|Purpose: Competition Only
Date Construction Started: April 26, 2008
Date of Completion: September 1, 2009
Surface Type: Natural Grass
Cost: $7.5 million
Prohibited Items List
A new era in Notre Dame soccer began in 2009, when the Fighting Irish men’s and women’s soccer teams took the pitch for the first time at the $7.5 million Alumni Stadium.
Located just east of Purcell Pavilion at the Joyce Center and approximately 500 yards west of its predecessor, the new stadium sits side-by-side with Notre Dame’s new lacrosse facility, Arlotta Stadium, which made its debut in the spring of 2010 (the soccer facility is situated further west, the lacrosse stadium further east).
Alumni Stadium opened its doors for Notre Dame soccer action on Sept. 1, 2009, when the Fighting Irish men blanked Michigan, 5-0. Three nights later, the Notre Dame women welcomed a sellout-crowd of 3,007 for its debut match against North Carolina.
A state-of-the-art facility that arguably is the finest on-campus soccer-specific stadium in the country, Alumni Stadium has a permanent seating capacity of approximately 2,500 in the west grandstand, including VIP boxes flanking the main team entrance, as well as grass berm seating on the east end of the grounds.
The stadium also offers upgraded and expanded restroom and concession areas, elevator access and handicapped reserved seating on the main concourse level, as well as numerous amenities for both Fighting Irish soccer programs (expansive locker rooms with custom-made wood lockers, spacious team lounges with flat-screen plasma TVs and high-speed Internet access, and a fully-equipped athletic training center).
What’s more, Alumni Stadium features an LED scoreboard (installed by industry leader Daktronics), enhanced lighting structures and top-of-the-line sod for the pitch cultivated in Fort Morgan, Colo., at Graff’s Turf Farms (which also provided the turf for some of the nation’s finest sports facilities including Notre Dame Stadium, Wrigley Field, Busch Stadium and two of the newest MLS grounds – Dick’s Sporting Goods Park in Commerce City, Colo., outside Denver, and Rio Tinto Stadium in Sandy, Utah, a suburb of Salt Lake City).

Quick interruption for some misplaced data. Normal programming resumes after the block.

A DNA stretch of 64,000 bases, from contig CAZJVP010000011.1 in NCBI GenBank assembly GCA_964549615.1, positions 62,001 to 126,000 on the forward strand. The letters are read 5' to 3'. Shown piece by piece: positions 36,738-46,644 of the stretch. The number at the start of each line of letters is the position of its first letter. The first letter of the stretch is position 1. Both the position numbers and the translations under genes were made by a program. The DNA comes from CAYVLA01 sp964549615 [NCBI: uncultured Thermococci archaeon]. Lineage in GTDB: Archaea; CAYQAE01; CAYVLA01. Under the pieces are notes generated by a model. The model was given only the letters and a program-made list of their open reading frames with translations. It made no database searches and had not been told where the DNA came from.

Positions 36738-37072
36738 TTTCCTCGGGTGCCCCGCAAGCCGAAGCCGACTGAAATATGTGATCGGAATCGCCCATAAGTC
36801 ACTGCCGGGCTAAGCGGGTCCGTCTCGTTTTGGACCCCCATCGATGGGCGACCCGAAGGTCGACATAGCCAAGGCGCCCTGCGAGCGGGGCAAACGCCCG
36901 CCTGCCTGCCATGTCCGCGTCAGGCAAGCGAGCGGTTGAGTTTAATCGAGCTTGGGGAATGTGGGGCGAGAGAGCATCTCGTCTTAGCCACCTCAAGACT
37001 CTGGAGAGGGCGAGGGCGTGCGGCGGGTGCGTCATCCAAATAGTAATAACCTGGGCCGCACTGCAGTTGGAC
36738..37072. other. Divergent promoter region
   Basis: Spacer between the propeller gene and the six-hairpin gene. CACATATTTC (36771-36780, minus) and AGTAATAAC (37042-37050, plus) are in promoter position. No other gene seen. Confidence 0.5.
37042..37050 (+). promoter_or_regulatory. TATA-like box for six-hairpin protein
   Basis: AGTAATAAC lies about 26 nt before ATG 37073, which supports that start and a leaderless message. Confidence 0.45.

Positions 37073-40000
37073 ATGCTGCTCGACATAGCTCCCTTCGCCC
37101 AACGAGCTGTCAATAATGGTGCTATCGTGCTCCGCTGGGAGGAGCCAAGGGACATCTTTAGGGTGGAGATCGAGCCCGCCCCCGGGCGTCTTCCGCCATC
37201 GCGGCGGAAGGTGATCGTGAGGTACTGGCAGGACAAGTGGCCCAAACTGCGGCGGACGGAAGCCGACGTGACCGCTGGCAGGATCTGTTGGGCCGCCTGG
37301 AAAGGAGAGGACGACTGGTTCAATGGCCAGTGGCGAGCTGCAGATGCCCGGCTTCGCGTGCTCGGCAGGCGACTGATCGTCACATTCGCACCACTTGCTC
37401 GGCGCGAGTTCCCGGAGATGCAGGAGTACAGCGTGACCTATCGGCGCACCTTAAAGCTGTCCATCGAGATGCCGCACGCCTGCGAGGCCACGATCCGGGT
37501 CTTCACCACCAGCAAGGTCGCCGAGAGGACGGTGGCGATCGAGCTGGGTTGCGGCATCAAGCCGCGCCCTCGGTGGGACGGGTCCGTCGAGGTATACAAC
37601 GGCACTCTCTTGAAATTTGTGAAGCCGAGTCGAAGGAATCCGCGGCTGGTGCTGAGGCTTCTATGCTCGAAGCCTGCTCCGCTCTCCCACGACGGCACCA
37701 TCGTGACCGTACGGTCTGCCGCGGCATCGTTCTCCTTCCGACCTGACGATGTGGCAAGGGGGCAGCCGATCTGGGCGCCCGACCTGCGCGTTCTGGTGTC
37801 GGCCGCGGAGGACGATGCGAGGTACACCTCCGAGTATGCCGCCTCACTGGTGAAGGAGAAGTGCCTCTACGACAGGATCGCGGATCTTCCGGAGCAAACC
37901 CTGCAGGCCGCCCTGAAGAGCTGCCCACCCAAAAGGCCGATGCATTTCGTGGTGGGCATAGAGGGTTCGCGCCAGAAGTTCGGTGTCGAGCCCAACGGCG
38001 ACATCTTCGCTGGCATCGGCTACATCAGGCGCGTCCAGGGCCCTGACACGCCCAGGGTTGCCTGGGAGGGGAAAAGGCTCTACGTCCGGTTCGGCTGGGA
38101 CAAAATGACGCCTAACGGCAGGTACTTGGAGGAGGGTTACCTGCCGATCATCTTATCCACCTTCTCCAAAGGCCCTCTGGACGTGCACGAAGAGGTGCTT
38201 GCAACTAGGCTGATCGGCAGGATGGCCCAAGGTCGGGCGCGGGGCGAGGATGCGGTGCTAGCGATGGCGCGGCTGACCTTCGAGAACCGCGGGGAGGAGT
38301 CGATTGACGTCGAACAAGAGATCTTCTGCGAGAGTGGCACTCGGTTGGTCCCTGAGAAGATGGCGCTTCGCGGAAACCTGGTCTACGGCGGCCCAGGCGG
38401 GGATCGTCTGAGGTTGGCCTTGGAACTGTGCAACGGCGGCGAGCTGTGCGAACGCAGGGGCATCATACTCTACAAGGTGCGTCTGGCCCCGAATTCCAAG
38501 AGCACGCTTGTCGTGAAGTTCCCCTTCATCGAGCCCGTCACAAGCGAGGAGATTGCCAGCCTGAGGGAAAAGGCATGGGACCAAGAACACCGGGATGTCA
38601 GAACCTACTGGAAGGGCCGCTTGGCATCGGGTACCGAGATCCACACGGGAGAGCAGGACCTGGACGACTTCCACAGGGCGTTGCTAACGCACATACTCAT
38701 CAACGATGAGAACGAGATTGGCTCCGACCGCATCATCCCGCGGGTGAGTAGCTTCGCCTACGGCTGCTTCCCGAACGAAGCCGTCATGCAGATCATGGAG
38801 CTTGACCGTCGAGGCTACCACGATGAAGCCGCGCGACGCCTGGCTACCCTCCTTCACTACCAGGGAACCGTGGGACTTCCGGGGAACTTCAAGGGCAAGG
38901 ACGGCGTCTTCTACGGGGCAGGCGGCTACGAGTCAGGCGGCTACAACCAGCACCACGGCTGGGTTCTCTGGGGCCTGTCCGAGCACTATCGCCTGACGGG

Media members enjoy a two-tiered, climate-controlled press box, which includes power and high-speed Internet portals at every seat (along with wireless Internet capability), three individually-wired broadcast booths and an expansive, unblocked and elevated midfield vantage point, all of which make Alumni Stadium unlike any other on-campus facility in college soccer. The construction of Alumni Stadium was made possible because of numerous generous donations, including those by lead benefactors Tom Crotty and Rob Snyder, both former Fighting Irish men’s soccer players.
Originally from Darien, Conn., Crotty starred for the Irish from 1977-79, playing midfield and fullback in 60 games, earning three monograms and finishing with 23 career points (eight goals, seven assists). He played in Notre Dame’s first three seasons of varsity soccer (under coach Rich Hunter), serving as one of the team captains as a senior in ’79. He was voted MVP of the ’79 Notre Dame team and led the Irish to a combined 57-14-3 record in those three years.
A 1980 Notre Dame graduate with a degree in finance, Crotty is currently a general partner with Battery Ventures LP in Wellesley, Mass. He and his wife Shari live in Southborough, Mass.
Hailing from Dallas, Texas, Snyder earned two monograms while playing forward, participating in 51 games in 1980-81-83 and accounting for 68 points (23 goals and 22 assists that rank him seventh on Notre Dame’s career chart). He tied for the team lead in goals in 1981 with 12. Snyder played on Hunter-coached teams that finished a combined 54-14-3 in his three seasons (including 35-3-1 at home).
Snyder is a 1984 Notre Dame graduate with a degree in government. He is the founder and CEO of Stream Energy in Dallas.
The gifts by Crotty and Snyder were components of the $1.5 billion “Spirit of Notre Dame” capital campaign, the largest such endeavor in the history of Catholic higher education. Alumni Stadium officially was dedicated on April 24, 2010, almost exactly two years to the day after ground was broken on the facility. Among those present were lead benefactors Crotty and Snyder and their families, along with members of the Notre Dame administration including University President Rev. John I. Jenkins, C.S.C., University Executive Vice-President John Affleck-Graves and Vice President and Director of Athletics Jack Swarbrick, as well as coaches and players from both the Fighting Irish women’s and men’s soccer teams.